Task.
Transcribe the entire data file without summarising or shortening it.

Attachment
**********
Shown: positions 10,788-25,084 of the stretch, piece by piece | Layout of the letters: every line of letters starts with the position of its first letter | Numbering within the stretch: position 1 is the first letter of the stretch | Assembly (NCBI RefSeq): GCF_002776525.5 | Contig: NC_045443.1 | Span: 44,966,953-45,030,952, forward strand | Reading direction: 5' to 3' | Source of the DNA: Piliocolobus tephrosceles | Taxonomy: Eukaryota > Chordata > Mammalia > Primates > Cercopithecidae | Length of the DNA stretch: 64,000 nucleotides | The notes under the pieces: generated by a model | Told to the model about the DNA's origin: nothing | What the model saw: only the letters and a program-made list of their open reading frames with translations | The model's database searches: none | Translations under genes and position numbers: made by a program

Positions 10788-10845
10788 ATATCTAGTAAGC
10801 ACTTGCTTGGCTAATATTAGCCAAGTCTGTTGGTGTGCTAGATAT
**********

Shown: positions 10,788-25,084 of the stretch, piece by piece | Layout of the letters: every line of letters starts with the position of its first letter | Numbering within the stretch: position 1 is the first letter of the stretch | Assembly (NCBI RefSeq): GCF_002776525.5 | Contig: NC_045443.1 | Span: 44,966,953-45,030,952, forward strand | Reading direction: 5' to 3' | Source of the DNA: Piliocolobus tephrosceles | Taxonomy: Eukaryota > Chordata > Mammalia > Primates > Cercopithecidae | Length of the DNA stretch: 64,000 nucleotides | The notes under the pieces: generated by a model | Told to the model about the DNA's origin: nothing | What the model saw: only the letters and a program-made list of their open reading frames with translations | The model's database searches: none | Translations under genes and position numbers: made by a program

Positions 10788-10845
10788 ATATCTAGTAAGC
10801 ACTTGCTTGGCTAATATTAGCCAAGTCTGTTGGTGTGCTAGATAT